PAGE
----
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11 Steps to Afford Your First Home and Beyond! Series: Part 4 of 11

Updated: Mar 20, 2022

Overview and Tips on Getting Pre-approved for a Mortgage


My goal is to help you realize your dream of owning a home! This is a decision that requires a lot of research and insight, and I am here to provide you with the right tools to succeed.

This is Part 4 of a 11 part series that I will share with you weekly. If you want to read the previous step, please click here.


4. Make a budget and build your deposit

A friend of mine recently asked me how she and her husband could possibly afford a home in this city? She explained that they both make good money, but with the cost of living, regular bills and family expenses piling up it was difficult to put money away each month, nevermind save up an entire deposit. I could understand her frustration as a $20,000 or $50,000 deposit can feel like it’s forever away when you are living paycheck to paycheck.

Thinking about this problem, I realised it was a bonus topic that I should cover in this series. In response to this question, today’s discussion is meant to help those who make good money, but still struggle to make ends meet and aren’t sure how to close the gap on putting away a down payment. Although this topic is more personal finance than strictly real estate focused, I can tell you that some of the tools we’ll discuss were instrumental for my Wife and I in saving up to buy our first home.

Budgeting 101

For many people, the problem isn’t earning money, it’s saving. If you're spending at or beyond your means it can feel like you're trying to fill a leaky swimming pool with a garden hose. No matter how much you turn on the tap, your hard earned money just drips away.

Effective budgeting is the best fix for this kind of problem. It is equivalent to patching your leaking pool before trying to fill it so you can keep that hard earned money for yourself. Good budgeting is developing a system to make sure you're paying yourself first each paycheck (i.e. saving). I say paying yourself first, because it’s all too easy to pay everyone else first. Common bills and expenses are relentless in each of our lives (rent, utilities, groceries, food, birthdays, trips, restaurants, etc.). However, the difference between effective savers and everyone else is setting a plan to budget and sticking to it.

There are a variety of methods, techniques and approaches to doing this. Some may be better than others, but what’s ultimately most important is finding an approach that works for you and putting it into consistent action. Today, I’ll share two methods that work. One for those who are more high tech, and a second for those who prefer a more low tech (no-tech) approach. Before you can set a budget, let’s talk about how to set realistic goals.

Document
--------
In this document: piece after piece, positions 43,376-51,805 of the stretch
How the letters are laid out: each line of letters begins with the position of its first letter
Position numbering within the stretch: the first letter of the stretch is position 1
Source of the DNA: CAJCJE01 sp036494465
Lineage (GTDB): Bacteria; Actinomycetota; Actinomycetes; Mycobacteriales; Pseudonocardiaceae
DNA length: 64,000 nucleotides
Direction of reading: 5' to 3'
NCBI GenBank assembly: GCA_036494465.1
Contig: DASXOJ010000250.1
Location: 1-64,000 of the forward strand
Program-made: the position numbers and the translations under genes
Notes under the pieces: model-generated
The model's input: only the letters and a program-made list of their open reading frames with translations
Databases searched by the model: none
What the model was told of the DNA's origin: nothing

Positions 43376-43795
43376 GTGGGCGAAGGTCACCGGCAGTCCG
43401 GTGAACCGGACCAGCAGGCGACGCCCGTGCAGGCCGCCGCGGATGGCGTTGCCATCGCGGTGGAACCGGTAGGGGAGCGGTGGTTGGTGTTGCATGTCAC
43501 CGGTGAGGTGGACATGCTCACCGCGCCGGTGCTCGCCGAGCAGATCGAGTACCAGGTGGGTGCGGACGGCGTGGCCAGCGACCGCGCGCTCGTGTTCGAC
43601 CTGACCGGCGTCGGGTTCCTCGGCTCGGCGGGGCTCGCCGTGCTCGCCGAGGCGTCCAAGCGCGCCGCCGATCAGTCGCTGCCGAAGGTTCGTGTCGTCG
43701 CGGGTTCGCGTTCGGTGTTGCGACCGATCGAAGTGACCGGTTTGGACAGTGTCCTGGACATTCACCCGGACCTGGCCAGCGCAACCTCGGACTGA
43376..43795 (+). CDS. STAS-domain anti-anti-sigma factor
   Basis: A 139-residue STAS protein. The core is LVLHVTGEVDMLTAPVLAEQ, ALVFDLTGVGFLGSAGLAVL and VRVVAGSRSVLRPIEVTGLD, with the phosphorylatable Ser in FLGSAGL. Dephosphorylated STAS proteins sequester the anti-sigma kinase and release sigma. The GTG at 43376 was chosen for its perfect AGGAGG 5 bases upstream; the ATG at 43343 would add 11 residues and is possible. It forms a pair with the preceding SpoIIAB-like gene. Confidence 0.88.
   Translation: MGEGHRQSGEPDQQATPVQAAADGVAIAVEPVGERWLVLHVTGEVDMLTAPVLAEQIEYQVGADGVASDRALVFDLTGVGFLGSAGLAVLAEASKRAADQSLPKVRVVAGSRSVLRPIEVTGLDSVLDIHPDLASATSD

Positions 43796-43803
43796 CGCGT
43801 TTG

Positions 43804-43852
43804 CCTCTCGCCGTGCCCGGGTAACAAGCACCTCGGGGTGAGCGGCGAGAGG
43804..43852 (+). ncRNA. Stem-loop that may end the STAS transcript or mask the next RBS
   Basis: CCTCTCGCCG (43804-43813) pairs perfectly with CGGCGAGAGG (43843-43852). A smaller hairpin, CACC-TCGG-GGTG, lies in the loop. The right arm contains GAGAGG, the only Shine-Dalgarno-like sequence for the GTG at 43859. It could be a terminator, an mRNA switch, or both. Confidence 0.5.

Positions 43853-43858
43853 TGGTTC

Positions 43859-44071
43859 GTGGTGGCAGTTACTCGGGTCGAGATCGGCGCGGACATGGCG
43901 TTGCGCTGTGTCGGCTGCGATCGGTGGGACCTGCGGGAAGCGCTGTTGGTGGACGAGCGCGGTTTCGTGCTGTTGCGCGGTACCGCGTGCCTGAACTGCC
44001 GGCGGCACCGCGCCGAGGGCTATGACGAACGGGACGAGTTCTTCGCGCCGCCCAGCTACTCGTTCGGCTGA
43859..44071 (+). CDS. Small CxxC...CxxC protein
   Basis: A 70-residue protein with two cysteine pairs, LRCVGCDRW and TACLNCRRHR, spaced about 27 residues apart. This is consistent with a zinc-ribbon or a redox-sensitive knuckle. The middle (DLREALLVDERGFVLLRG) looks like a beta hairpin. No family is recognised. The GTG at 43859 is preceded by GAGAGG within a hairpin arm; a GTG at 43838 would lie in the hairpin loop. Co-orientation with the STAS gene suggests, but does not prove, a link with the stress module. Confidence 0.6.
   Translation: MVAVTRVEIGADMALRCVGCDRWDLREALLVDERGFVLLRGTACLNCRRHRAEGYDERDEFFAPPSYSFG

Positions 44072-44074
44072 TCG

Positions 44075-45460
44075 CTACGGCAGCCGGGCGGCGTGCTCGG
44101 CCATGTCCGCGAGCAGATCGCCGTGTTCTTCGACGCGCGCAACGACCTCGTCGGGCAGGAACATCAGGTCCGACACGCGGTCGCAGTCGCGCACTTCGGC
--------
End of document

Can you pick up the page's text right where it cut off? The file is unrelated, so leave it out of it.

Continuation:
Audit your personal finances

Before you can set a budget, it’s important to figure out where your money is actually going. The easiest way to do this is to pull your recent bank statements and credit card statements and place each expense into a category. If you’re an excel nerd like I am you might want to aggregate and crunch these numbers in a Google or Excel spreadsheet. However, if this kind of work makes your eyes glaze over, then maybe seek help from your accountant or financial assistant at the bank. Alternatively, if you have a friend who’s into numbers and spreadsheets you could try and enlist their help instead. Once you have this worked out, it will tell you where your money is going, and what expenses you could cut back in order to carve out room to save up for a home.

As an example, let’s take the average household income previously discussed in part 2 of our series. As mentioned before, excluding retirees the average household income in Canada today is about $93,800 per year. Let’s assume our future home buyers are currently living paycheck to paycheck and they’ve decided to take stock of their expenses. In this case, they have regular recurring expenses, and last month was not out of the ordinary so the last 30 days will give them a good idea of where their money is going. The results of their audit gives us the following information:

When all is said and done, even though their $93,800 per year amounts to a decent $7817 per month this audit helps them to realise that they are only saving a measly $22 per month. This is just a typical month too, meaning that if an emergency pops up they may have to scramble for help or put it on a credit card or line of credit.

After evaluating their expenses, our buyers realise there’s some opportunity to cut back in a few areas. Although rent, food and utilities are fixed, they find that their restaurant, shopping and miscellaneous expenses can be cut in half. They also decide that their alcohol budget could be dropped by $100, and their mobile phone expense can be cut down by $150 by switching to a cheaper service provider. In total, this nets them an additional $2000 per month in savings that they didn’t know they had before. Naturally, everyone’s situation is different and your income and expenses may reflect a different outcome, but the principle holds the same. Once you know where your money is going, you can figure out where you can save and how much is realistic. We’ll cover that in the next step.

Stay tuned for part 5!


I am a Victoria based local realtor with eXp Kiteke. My commitment to honesty, integrity, loyalty and hard work have been important pillars for me because they drive a high standard of excellent service for my clients. Helping you realize your dream is my goal!

I service Vancouver Island, but my focus is on: Victoria, Sooke, Saanich, Malahat, Shawnigan Lake, Cobble Hill, Duncan, and the rest of the Cowichan Valley.



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